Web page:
Children’s Literature and Comics/Graphic Novels at MLA 2017

MLA 2017 in Philadelphia (logo)In January, before the kleptocracy,

In Philly, mourning an ailing democracy,

Find comfort, anxiety, knowledge, and despair!

(When academics gather, these tend to be there.)

January fifth through eighth, at the MLA,

We’ll meet and think. We’ll eat and drink. What do you say?

Ahem. Here are all the sessions on children’s literature and/or comics/graphic novels at the 2017 MLA in Philadelphia. What do I mean by “all”?  Well, I did not count sessions with a single paper on comics/graphic novels. To be included here, at least 50% of the session must be devoted to children’s/YA literature, comics/graphic novels, or cultures of childhood more generally.  If I wasn’t sure, I erred on the side of inclusion.

Note: Clicking on the session number will take you directly to the MLA’s on-line program, which is my source for all of this information.


9. Reimagining Adolescence: Where Are We Going, Where Have We Been?

Thursday, 5 January, 12:00 noon–1:15 p.m., 102B, Pennsylvania Convention Center

A special session

Presiding: Nancy C. Backes, Cardinal Stritch Univ.

  1. “Austen and Adolescence,” Shawn Lisa Maurer, Coll. of the Holy Cross
  2. “Adultescents, Kidults, and Rejuveniles: Children’s Literature for Adults and Remapping the Boundaries of Age and Audience,” Michelle Ann Abate, Ohio State Univ., Columbus
  3. “The Inertia of Male Adolescence,” David Bleich, Univ. of Rochester

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27. Getting Religion: Children’s Literature as Sacred Text

Thursday, 5 January, 12:00 noon–1:15 p.m., 111B, Pennsylvania Convention Center

Program arranged by the forums GS Children’s and Young Adult Literature and TC Religion and Literature

Presiding: Lisa M. Gordis, Barnard Coll.; Karin E. Westman, Kansas State Univ.

  1. “Intertwining Histories: Catechisms and the Emergence of Eighteenth-Century Children’s Literature,”Gabrielle Owen, Univ. of Nebraska, Lincoln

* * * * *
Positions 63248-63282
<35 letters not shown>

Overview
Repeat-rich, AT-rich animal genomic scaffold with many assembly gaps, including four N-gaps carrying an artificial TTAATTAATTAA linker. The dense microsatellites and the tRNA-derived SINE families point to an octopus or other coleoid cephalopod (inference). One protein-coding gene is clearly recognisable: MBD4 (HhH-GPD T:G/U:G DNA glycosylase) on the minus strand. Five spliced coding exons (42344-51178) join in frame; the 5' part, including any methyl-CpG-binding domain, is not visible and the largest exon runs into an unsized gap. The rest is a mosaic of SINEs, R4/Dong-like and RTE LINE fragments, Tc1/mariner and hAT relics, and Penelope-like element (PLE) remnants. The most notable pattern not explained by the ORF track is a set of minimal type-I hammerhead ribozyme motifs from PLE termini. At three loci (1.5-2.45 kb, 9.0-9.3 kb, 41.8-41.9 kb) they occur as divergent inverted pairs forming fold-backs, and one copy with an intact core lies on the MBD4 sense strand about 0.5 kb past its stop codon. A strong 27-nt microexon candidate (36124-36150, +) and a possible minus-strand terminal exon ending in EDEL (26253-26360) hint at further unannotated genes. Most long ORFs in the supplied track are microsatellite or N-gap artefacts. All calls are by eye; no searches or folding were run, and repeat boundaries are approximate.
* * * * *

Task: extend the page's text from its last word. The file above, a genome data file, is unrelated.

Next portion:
2. “Christian Science Children’s Fiction, 1900–10,” Anne Stiles, St. Louis Univ.
  3. “Nazi Children’s Literature and the Formation of the Holy Reich,” Michael Lackey, Univ. of Minnesota, Morris
  4. “Characterizing Religion: The Lives and Afterlives of Stock Religious Characters in Japanese Picturebooks from the 1950s to the Present,” Heather Blair, Indiana Univ., Bloomington

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189. Reading and Seeing Modernism and Graphic Narrative: Form, Medium, Aesthetics

Friday, 6 January, 8:30–9:45 a.m., 111B, Pennsylvania Convention Center

A special session

Presiding: Andrew Hoberek, Univ. of Missouri, Columbia

Speakers: Olivia Badoi, Fordham Univ.; Sheila Liming, Univ. of North Dakota; Ben Novotny Owen, Ohio State Univ., Columbus; John Paul Riquelme, Boston Univ.; Janine M. Utell, Widener Univ.

Responding: David M. Ball, Dickinson Coll.

Session Description:

Participants examine graphic narrative and modernism from a critical stance shaped by emphasis on comics as formal container for responses to modernity. We pay attention to narrative and its devices; print technology, artistic medium, and their relation to aesthetics; and memory and the conceptual.

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210. Graphic Narratives

Friday, 6 January, 8:30–9:45 a.m., 410, Philadelphia Marriott

Program arranged by the forum LLC Luso-Brazilian

Presiding: Cesar Braga-Pinto, Northwestern Univ.

  1. “Superbacana: Songs, Graphic Narratives, and Social Tension in the Late 1960s in Brazil,” Carlos Pires, Universidade de São Paulo
  2. “Comics Poetry and Poema/Processo,” Jonathan R. Bass, Rutgers Univ., New Brunswick
  3. “Brazilian Quadrinistas and the Franco-Belgian Market of Science Fiction and Fantasy Graphic Novels: A Marriage of Convenience,” Henri-Simon Blanc-Hoang, Defense Language Inst.
  4. “Graphic Spaces of Rights,” Leila Maria Lehnen, Univ. of New Mexico, Albuquerque

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244. Remediating Boundaries between Children’s Print and Digital Media

Friday, 6 January, 10:15–11:30 a.m., 305-306, Philadelphia Marriott

Program arranged by the forum GS Children’s and Young Adult Literature

Presiding: Peter Kunze, Univ. of Texas, Austin

  1. “Pat, Press, and Spot: Translating Tactility between Traditional and Technological Books,” Emily Brooks, Univ. of Florida
  2. “Young Adult Literature and the Queer Politics of Artistic Fan Production,” Angel Matos, Bowdoin Coll.